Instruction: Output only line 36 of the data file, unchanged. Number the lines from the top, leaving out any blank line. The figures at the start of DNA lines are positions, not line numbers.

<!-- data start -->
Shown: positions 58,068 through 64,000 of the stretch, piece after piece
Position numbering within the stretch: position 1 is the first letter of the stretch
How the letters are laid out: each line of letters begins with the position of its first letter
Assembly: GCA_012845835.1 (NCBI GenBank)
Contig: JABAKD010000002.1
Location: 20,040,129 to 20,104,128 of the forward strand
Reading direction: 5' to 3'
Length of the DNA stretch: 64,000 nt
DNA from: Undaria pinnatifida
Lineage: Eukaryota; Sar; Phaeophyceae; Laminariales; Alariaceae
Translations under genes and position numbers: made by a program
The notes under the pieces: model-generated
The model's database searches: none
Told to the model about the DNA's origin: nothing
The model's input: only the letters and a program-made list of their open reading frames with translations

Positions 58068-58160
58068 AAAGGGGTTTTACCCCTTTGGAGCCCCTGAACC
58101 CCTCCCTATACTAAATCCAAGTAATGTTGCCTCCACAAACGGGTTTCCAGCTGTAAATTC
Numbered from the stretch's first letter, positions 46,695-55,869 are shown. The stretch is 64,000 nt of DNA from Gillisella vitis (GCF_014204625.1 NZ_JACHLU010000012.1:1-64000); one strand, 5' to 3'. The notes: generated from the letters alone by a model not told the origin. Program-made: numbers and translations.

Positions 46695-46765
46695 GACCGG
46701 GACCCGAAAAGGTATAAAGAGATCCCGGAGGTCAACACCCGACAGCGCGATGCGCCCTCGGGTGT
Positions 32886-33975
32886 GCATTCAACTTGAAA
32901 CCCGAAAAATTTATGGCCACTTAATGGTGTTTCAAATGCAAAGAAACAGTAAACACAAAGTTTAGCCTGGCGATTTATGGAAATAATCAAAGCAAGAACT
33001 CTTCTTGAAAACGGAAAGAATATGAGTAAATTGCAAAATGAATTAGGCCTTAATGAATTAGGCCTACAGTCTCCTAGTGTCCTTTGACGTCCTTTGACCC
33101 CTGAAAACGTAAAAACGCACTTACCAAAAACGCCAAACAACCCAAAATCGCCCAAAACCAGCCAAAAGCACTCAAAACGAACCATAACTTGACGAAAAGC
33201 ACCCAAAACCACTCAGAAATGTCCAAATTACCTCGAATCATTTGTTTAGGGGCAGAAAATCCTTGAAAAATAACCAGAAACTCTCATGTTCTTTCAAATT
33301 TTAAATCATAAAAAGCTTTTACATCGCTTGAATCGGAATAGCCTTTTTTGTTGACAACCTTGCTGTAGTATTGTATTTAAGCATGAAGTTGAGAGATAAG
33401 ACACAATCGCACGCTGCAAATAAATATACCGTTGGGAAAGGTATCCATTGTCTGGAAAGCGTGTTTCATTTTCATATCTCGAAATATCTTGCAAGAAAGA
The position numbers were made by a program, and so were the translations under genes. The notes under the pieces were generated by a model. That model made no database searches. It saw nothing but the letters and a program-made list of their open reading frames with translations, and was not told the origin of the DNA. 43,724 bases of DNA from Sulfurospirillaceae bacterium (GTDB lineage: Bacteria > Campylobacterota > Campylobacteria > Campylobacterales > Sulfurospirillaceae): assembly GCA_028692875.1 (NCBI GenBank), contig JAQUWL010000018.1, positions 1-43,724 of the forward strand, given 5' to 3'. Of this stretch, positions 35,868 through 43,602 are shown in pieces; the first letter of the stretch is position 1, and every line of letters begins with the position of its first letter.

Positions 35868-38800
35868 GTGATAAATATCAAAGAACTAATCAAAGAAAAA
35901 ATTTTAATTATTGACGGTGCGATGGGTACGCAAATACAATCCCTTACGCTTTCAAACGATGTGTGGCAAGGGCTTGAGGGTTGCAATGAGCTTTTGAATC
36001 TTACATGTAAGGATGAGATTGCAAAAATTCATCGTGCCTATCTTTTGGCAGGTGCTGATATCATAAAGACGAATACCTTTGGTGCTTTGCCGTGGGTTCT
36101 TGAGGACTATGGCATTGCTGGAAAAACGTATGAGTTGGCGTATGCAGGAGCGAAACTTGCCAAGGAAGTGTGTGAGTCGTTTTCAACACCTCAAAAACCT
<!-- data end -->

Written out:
36101 TGAGGACTATGGCATTGCTGGAAAAACGTATGAGTTGGCGTATGCAGGAGCGAAACTTGCCAAGGAAGTGTGTGAGTCGTTTTCAACACCTCAAAAACCT